Panasonic/Leica cannot be dismissed out of hand although it remains to be
seen if the Leica badge on their lenses is merely window dressing.
Whither Olympus in all this? I do not think the 4/3 system is sustainable in
the long term. If the market moves toward full frame sensors how will
Olympus compete? Can they afford to bring out an entire new line of lenses
and cameras? Probably not.


 
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BRH
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Posts: n/a
 
      07-09-2006
J. Clarke wrote:
> Shawn Hirn wrote:
>
>
>>In article <44b02fdc$0$96178$(E-Mail Removed)>,
>> SMS <(E-Mail Removed)> wrote:
>>
>>
>>>BRH wrote:
>>>
>>>>Many years ago, I used a Minolta XGM SLR camera, for which I still have
>>>>a number of lenses. Now that Digital SLR's have come down in price,
>>>>I'm
>>>>thinking of buying one. However, I would like to continue to use the
>>>>lenses that fit the Minolta XGM.
>>>
>>>You can do this with an adapter, and a Konica-Minolta D-SLR (or the new
>>>Sony D-SLR):
>>>
>>>See
>>>

>
> "http://cgi.ebay.com/ws/eBayISAPI.dll?ViewItem&item=180003653660&ssPageNam e=ME
>
>>>RC_VIC_ReBay_Pr2_PcY_BIN_IT"
>>>
>>>Practically speaking, you're probably better off not buying a
>>>Konica-Minolta-Sony D-SLR.
>>>
>>>Choose Nikon or Canon, and make a clean break.

>>
>>I agree. Selecting a dSLR just to continue using some old lenses makes
>>no sense. Modern lenses will allow the OP to utilize his new dSLR more
>>effectively, be it a Nikon or Canon.

>
>
> Good strategy for someone with a big budget. Replacing a good set of lenses
> can be very costly.
>


Thanks for all the comments, guys.

So, if I make a clean break, what specific digital models (preferably
with multiple lenses) would you recommend for someone just getting back
into using an SLR again? Please note that the budget is not unlimited.

Thanks!
 
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J. Clarke
Guest
Posts: n/a
 
      07-09-2006
BRH <BRH> wrote:

> J. Clarke wrote:
>> Shawn Hirn wrote:
>>
>>
>>>In article <44b02fdc$0$96178$(E-Mail Removed)>,
>>> SMS <(E-Mail Removed)> wrote:
>>>
>>>
>>>>BRH wrote:
>>>>
>>>>>Many years ago, I used a Minolta XGM SLR camera, for which I still have
>>>>>a number of lenses. Now that Digital SLR's have come down in price,
>>>>>I'm
>>>>>thinking of buying one. However, I would like to continue to use the
>>>>>lenses that fit the Minolta XGM.
>>>>
>>>>You can do this with an adapter, and a Konica-Minolta D-SLR (or the new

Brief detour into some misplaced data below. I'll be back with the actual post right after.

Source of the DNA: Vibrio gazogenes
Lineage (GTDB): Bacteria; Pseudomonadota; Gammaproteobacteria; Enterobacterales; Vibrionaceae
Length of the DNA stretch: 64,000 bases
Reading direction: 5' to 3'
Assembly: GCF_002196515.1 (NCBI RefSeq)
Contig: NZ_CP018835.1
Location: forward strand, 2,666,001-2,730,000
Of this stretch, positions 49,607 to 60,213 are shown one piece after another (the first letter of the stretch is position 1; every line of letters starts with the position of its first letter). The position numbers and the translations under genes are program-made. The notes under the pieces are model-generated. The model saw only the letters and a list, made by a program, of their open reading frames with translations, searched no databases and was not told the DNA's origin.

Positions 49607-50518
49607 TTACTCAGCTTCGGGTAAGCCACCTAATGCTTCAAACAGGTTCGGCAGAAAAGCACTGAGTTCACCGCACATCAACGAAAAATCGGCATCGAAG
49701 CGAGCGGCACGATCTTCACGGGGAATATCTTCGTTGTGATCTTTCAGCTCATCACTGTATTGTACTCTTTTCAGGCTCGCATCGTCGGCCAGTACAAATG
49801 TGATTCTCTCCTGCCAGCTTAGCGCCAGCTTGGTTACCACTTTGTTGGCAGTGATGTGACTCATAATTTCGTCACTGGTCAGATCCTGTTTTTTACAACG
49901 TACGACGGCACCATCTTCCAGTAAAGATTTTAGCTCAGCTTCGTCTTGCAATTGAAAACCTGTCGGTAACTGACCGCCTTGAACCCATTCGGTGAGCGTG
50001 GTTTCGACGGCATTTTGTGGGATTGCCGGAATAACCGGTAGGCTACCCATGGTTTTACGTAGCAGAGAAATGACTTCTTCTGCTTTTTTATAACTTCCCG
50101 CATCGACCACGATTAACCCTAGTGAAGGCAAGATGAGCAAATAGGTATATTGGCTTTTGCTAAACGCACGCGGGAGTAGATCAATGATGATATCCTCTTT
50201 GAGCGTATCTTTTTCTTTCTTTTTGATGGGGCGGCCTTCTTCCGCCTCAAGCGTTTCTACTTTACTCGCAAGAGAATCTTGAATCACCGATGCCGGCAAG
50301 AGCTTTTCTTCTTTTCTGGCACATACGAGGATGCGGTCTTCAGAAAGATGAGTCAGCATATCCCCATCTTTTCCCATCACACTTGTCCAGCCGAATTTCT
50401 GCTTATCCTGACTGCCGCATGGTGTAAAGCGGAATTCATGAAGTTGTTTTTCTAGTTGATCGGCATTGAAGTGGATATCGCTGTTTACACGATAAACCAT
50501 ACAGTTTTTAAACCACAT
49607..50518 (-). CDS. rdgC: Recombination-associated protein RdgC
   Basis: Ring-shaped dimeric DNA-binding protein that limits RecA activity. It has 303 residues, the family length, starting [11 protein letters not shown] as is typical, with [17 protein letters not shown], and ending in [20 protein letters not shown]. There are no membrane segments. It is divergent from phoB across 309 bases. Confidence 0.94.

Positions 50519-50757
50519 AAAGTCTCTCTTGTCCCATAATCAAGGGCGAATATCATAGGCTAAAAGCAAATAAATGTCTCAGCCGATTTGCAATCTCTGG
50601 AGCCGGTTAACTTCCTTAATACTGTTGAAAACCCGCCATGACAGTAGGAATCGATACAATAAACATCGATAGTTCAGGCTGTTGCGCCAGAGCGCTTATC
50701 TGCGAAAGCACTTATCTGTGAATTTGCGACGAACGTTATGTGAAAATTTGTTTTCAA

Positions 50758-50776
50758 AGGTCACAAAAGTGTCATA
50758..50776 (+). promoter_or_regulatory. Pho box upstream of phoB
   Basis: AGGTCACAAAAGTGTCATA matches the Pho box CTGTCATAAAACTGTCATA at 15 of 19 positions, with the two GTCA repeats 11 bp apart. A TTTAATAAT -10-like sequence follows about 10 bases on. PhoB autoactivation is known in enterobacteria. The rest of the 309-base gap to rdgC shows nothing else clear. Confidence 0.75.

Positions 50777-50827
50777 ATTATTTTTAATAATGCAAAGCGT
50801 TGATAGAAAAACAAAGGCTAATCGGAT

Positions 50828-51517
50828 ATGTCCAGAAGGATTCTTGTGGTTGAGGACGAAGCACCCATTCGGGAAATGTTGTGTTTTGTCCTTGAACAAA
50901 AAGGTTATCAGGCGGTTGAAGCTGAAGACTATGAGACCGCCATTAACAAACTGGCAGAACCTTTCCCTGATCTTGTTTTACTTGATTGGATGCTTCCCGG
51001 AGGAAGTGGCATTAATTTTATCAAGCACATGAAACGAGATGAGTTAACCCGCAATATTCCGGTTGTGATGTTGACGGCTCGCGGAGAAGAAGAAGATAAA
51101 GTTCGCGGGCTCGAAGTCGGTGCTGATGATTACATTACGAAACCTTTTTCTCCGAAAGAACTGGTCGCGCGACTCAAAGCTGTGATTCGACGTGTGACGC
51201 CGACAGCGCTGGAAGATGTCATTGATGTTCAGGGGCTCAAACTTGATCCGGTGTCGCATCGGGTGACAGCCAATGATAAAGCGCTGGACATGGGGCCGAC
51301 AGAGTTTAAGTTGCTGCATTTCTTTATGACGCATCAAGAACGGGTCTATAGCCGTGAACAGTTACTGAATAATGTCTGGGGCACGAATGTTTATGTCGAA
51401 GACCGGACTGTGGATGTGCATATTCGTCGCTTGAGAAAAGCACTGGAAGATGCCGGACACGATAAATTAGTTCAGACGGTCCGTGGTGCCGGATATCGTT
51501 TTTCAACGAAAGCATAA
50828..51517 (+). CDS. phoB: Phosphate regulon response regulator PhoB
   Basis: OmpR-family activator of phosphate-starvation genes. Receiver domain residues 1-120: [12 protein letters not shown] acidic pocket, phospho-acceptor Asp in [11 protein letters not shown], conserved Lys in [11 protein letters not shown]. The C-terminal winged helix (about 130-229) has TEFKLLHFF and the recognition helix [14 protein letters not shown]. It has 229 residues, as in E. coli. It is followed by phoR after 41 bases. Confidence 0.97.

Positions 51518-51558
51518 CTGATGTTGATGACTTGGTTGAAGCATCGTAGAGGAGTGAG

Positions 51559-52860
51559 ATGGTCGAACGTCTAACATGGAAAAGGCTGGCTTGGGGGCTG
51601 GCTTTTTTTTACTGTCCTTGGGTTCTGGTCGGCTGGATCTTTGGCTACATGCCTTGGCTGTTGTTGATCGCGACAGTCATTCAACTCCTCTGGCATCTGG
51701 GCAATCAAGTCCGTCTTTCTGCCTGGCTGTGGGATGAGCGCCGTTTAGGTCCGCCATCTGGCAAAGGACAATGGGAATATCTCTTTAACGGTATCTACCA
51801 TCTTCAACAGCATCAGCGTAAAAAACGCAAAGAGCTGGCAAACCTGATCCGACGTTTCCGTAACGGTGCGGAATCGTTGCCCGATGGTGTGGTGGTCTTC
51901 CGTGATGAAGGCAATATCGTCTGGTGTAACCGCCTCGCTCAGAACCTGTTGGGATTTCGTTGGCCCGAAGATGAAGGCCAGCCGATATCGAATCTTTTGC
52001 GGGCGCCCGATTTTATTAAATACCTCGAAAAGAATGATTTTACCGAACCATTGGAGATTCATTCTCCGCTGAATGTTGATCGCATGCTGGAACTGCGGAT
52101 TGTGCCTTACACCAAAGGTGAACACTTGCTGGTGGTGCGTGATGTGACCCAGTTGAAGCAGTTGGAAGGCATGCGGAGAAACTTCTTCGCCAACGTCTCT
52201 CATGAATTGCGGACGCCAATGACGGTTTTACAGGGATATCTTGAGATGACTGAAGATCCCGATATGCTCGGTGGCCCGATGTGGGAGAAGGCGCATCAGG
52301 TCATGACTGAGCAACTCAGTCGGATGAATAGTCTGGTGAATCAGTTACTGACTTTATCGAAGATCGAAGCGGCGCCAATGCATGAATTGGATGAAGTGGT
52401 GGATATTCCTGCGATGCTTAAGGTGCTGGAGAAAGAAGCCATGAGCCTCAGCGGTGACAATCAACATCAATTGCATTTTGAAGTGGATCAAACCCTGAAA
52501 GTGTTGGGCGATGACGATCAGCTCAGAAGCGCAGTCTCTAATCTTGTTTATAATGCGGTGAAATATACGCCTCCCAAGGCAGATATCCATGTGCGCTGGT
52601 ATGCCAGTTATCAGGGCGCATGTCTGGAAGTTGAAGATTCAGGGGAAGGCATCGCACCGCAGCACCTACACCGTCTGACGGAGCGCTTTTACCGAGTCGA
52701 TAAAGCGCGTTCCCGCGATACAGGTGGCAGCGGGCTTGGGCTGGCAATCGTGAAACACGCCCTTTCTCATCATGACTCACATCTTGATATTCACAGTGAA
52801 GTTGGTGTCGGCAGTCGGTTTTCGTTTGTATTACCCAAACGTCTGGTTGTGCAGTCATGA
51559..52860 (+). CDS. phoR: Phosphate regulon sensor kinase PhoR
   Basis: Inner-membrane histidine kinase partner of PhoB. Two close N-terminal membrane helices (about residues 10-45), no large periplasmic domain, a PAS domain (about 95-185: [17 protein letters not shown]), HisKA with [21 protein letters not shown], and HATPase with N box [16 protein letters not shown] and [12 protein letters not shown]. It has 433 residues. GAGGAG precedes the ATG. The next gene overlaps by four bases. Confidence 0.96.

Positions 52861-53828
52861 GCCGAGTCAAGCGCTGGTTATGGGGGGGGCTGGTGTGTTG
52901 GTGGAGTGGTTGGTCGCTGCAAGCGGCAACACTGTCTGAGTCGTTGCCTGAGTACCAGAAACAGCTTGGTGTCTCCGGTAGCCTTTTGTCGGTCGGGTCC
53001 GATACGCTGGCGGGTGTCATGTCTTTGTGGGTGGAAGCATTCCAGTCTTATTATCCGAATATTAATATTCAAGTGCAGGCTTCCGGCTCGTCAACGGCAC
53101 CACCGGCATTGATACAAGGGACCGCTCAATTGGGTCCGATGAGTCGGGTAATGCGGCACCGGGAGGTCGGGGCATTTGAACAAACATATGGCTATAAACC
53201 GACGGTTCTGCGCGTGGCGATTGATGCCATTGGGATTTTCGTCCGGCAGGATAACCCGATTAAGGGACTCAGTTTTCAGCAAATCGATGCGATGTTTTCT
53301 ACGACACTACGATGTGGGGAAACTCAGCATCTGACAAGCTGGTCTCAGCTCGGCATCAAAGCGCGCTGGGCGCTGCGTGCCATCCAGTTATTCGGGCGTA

>>>>Sony D-SLR):
>>>>
>>>>See
>>>>

>>
>>

"http://cgi.ebay.com/ws/eBayISAPI.dll?ViewItem&item=180003653660&ssPageNam e=ME
>>
>>>>RC_VIC_ReBay_Pr2_PcY_BIN_IT"
>>>>
>>>>Practically speaking, you're probably better off not buying a
>>>>Konica-Minolta-Sony D-SLR.
>>>>
>>>>Choose Nikon or Canon, and make a clean break.
>>>
>>>I agree. Selecting a dSLR just to continue using some old lenses makes
>>>no sense. Modern lenses will allow the OP to utilize his new dSLR more
>>>effectively, be it a Nikon or Canon.

>>
>>
>> Good strategy for someone with a big budget. Replacing a good set of
>> lenses can be very costly.
>>

>
> Thanks for all the comments, guys.
>
> So, if I make a clean break, what specific digital models (preferably
> with multiple lenses) would you recommend for someone just getting back
> into using an SLR again? Please note that the budget is not unlimited.


Personally my recommendation would be to go with whichever Canon you can
afford (the Digital Rebel XT works very nicely and is inexpensive, but some
people don't like the feel of it, the 30D is more capable but also costs a
good bit more), whatever lens you feel you'll use the most, and get an
adapter to use your existing lenses, that way you won't have to replace the
whole system in one lump--you'll be able to do it a piece at a time without
losing a lot of capability in the meantime.

Nikon is IMO better value in terms of capability vs cost, but you'd have to
replace all your existing lenses to get back to equivalent capability.


--
--John
to email, dial "usenet" and validate
(was jclarke at eye bee em dot net)
 
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Paul J Gans
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Posts: n/a
 
      07-09-2006
J. Clarke <(E-Mail Removed)> wrote:
>Shawn Hirn wrote:


>> In article <44b02fdc$0$96178$(E-Mail Removed)>,
>> SMS <(E-Mail Removed)> wrote:
>>
>>> BRH wrote:
>>> > Many years ago, I used a Minolta XGM SLR camera, for which I still have
>>> > a number of lenses. Now that Digital SLR's have come down in price,
>>> > I'm
>>> > thinking of buying one. However, I would like to continue to use the
>>> > lenses that fit the Minolta XGM.
>>>
>>> You can do this with an adapter, and a Konica-Minolta D-SLR (or the new
>>> Sony D-SLR):
>>>
>>> See
>>>

>"http://cgi.ebay.com/ws/eBayISAPI.dll?ViewItem&item=180003653660&ssPageNam e=ME
>>> RC_VIC_ReBay_Pr2_PcY_BIN_IT"
>>>
>>> Practically speaking, you're probably better off not buying a
>>> Konica-Minolta-Sony D-SLR.
>>>
>>> Choose Nikon or Canon, and make a clean break.

>>
>> I agree. Selecting a dSLR just to continue using some old lenses makes
>> no sense. Modern lenses will allow the OP to utilize his new dSLR more
>> effectively, be it a Nikon or Canon.


>Good strategy for someone with a big budget. Replacing a good set of lenses
>can be very costly.


I agree. The best strategy depends on the intended use,
exactly which lenses the OP has, and which features will
be lost by using older lenses.

I don't think there are any hard and fast rules.

---- Paul J. Gans
 
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SMS
Guest
Posts: n/a
 
      07-10-2006
J. Clarke wrote:

> Personally my recommendation would be to go with whichever Canon you can
> afford (the Digital Rebel XT works very nicely and is inexpensive, but some
> people don't like the feel of it, the 30D is more capable but also costs a
> good bit more), whatever lens you feel you'll use the most, and get an
> adapter to use your existing lenses, that way you won't have to replace the
> whole system in one lump--you'll be able to do it a piece at a time without
> losing a lot of capability in the meantime.


AFAIK, there is no adapter available for the MC/MD lenses, except to the
Konica-Minolta D-SLRs.